- A notification of audit and an opportunity to reply.
- To keep the taxpayer informed during the audit process and the potential adjustments.
- Once an audit has been conducted, they are obliged to provide the taxpayer with an ‘audit findings’ letter and provide adequate explanatory reasons why they wish to make a potential adjustment.
- They have to give the taxpayer 30 days to respond prior to issuing the new additional assessment.
JOHANNESBURG - If you are targeted for an SA Revenue Service (Sars) audit, both you and Sars need to be compliant. Your right to Administrative Justice is a fundamental right of every taxpayer, but it is a complicated process to police. And it is costly.
Sars announced in June that the tax season has been shortened by three weeks and will run from July 1 to October 31. Sars have also announced a campaign of stricter verification and collection of taxes. Not only from previous ‘tax dodgers,’ but an increased vigilance amongst all taxpayers. This will mean more queries, proof of documents and expenses and Sars going through tax returns with a fine toothcomb. It also increases the possibility of a tax audit by Sars .
The word ‘tax audit’ strikes fear into most people – even if you have nothing to hide. If you have ever been targeted for a Sars audit, you will know the feeling. Whether it is an internal desk audit, or an in-depth audit in more high level risk cases, it’s stressful, time-consuming and can be very expensive. Your accountant (or tax attorney if necessary) will need to collate information and follow the strict procedural rules. A task which requires time, experience and special expertise.
An audit is also an unwelcome surprise in terms of budget. Defending a tax audit is expensive. The last thing you need is the combined stress of being audited and an unexpected expense.
If you are thinking ‘that won’t happen to me,’ you may be right. However, by definition the term ‘Risk’ is a ‘probability of liability,’ which can be mitigated by pre-emptive action.’ So, a Sars tax audit might well happen to you, which is why there are tax risk insurance products available on the market today, that mitigate this risk and give you peace of mind.
The good news is that as a taxpayer you have rights in terms of the Constitution, the Tax Administration Act (TAA) and surrounding applicable legislation. The ‘not’ so good news is that most taxpayers are unaware of these rights and how to access them. It often happens that SARS fails to follow proper procedures when conducting an audit and in some cases they neglect to respect the rights of a taxpayer as set out in the Constitution. A recent example is the case of IT13726 where an assessment that followed from an audit was found to be constitutionally invalid for failure to comply with applicable tax laws.
The different legal and internal remedies available to you as a taxpayer are set out in the different tax laws, the Constitution and even the common law. It’s unrealistic to expect you to know these, never mind police them. If you’re still not convinced, cast your memory back to the Budget Speech this year.
The tax revenue shortfall in 2018 was an eye-watering R48.2-billion. Fingers are being pointed at Sars – it is after all a reflection of poor administration, productivity and expertise. Sars is not without its internal politics either and they are under constant pressure by the Treasury to meet targets. This means a crack-down on taxpayers who have failed to submit their returns, and a massive increase in verifications and audits on taxpayers, even those who are honest and who pay their taxes diligently.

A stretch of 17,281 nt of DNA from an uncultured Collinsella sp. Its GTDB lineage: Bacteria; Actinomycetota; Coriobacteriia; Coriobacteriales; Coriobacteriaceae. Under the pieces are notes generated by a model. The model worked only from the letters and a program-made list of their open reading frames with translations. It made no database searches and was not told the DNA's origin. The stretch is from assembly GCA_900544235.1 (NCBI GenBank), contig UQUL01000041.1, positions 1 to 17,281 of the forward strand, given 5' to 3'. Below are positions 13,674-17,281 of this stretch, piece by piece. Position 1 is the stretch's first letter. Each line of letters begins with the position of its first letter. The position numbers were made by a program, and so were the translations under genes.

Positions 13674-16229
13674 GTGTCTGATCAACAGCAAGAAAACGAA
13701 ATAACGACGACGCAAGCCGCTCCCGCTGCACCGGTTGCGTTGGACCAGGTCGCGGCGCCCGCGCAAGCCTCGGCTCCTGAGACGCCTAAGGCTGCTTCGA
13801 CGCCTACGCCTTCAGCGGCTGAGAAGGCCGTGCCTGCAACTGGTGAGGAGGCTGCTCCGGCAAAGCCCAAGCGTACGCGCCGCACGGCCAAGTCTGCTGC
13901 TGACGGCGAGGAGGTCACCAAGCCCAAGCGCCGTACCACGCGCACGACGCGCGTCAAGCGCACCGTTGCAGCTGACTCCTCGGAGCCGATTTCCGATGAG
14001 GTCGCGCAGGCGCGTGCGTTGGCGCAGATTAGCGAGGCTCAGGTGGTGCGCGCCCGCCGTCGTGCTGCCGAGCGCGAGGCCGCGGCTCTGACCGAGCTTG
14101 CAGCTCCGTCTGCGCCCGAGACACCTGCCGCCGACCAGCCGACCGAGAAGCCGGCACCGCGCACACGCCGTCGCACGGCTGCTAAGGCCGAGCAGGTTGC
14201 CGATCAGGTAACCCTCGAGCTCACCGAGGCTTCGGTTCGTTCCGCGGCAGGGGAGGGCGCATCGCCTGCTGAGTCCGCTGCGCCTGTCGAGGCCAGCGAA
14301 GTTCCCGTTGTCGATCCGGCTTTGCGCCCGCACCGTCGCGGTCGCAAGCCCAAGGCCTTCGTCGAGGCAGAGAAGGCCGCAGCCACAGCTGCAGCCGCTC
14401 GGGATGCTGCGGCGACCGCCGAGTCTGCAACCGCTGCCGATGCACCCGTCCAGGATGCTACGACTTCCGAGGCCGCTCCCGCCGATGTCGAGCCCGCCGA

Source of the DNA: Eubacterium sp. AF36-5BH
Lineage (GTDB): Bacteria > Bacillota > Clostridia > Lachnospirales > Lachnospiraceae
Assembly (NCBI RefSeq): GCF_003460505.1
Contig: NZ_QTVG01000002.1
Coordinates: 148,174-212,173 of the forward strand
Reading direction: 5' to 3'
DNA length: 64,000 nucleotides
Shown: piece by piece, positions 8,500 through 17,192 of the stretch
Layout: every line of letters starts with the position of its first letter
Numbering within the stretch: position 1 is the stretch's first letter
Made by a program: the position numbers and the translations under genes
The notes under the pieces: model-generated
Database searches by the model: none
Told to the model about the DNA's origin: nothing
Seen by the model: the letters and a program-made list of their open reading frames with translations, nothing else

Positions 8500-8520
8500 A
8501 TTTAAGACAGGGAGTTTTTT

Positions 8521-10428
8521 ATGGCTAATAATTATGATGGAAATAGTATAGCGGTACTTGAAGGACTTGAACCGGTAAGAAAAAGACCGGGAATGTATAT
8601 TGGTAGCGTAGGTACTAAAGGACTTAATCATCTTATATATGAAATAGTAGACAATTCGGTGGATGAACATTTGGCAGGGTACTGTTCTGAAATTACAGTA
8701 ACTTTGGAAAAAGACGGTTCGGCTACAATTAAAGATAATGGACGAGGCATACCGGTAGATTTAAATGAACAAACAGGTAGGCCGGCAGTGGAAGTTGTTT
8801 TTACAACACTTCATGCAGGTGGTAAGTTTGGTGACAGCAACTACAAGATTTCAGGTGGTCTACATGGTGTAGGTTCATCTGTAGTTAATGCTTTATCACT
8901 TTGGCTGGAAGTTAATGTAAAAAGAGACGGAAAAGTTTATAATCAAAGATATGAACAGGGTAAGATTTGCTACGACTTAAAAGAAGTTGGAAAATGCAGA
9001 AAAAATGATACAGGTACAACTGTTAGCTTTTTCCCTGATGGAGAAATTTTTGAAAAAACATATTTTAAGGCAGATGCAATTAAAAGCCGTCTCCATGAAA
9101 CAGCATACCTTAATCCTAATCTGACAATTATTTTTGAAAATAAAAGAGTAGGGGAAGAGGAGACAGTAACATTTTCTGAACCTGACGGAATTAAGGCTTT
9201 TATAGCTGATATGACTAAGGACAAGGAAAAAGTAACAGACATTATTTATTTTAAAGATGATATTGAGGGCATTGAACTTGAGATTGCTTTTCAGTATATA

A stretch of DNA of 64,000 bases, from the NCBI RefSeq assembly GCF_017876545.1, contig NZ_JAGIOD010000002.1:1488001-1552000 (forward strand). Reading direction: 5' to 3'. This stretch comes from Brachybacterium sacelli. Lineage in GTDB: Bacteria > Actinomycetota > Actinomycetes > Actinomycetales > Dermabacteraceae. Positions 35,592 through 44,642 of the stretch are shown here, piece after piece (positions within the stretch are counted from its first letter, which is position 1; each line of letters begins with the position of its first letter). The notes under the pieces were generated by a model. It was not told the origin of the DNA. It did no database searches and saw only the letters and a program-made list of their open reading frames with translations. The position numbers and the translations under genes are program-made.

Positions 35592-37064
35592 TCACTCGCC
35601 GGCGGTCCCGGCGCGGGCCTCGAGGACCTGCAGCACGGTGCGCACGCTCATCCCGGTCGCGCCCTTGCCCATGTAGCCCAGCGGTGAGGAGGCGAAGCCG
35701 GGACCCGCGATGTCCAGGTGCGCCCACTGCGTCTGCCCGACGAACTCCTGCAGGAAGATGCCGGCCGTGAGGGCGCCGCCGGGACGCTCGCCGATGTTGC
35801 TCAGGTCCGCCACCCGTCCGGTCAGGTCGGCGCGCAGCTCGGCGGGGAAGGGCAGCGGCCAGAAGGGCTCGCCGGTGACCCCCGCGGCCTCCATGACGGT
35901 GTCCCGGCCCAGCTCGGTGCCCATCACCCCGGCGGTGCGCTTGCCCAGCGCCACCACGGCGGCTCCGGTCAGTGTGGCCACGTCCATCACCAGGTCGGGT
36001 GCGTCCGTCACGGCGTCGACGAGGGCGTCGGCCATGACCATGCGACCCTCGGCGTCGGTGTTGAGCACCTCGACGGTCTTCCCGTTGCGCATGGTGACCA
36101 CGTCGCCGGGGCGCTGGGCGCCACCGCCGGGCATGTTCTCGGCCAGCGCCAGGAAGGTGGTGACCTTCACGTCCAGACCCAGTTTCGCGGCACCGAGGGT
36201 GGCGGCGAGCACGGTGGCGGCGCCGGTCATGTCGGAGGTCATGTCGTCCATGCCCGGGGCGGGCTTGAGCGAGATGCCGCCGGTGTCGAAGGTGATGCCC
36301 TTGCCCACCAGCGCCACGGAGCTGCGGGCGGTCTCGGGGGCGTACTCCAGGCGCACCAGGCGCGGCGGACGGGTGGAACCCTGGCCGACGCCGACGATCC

The inevitable result of a Sars tax audit in most cases is that an additional assessment is issued, and an additional tax liability is created for which you are legally responsible. The ‘new liability’ often includes penalties, sometimes as high as 200 percent of the new tax debt.
Sars is required to follow a due process when they engage a taxpayer for an audit which includes:
Failure to follow these steps will be regarded as a contravention of the principles codified in Section 33 of the Constitution, which includes, ‘the right to fair, reasonable and lawful conduct’ by Sars’ officials.
‘From the very outset of an audit, it is extremely important that you are aware of your rights and to let Sars know that! You are protected by The Tax Administration Act (TAA), The Promotion of Administrative Justice Act (PAJA) and the Constitution. Which means you need proper (and complicated) scrutiny measures during the audit process.’
Remember, Sars may not just go on a ‘fishing expedition’ hoping to catch the big one. Their requests for documentation must be specific to the particular query.
"To ensure your rights as a taxpayer remain protected, it is imperative that you have an expert holding your hand during the tricky audit process”, says Melanie le Roux, MD-GreatSoft Financial Services.
The premiums for tax risk insurance are less than a gym contract and as good for your stress levels as a work out, if you are singled out for an audit. There is no monetary value for peace of mind.
Dr Daniel Erasmus has more than 28 years' experience including all aspects of income tax planning, Revenue Services administration proceedings and tax litigation. Daniel holds a PhD in tax and constitutional law, is an international tax adjunct professor and author of numerous tax textbooks. Dr Erasmus focuses on tax controversy with a general emphasis on the complex domestic and international issues and a particular emphasis on transfer pricing issues.
The views expressed here are not necessarily those of Independent Media.
- BUSINESS REPORT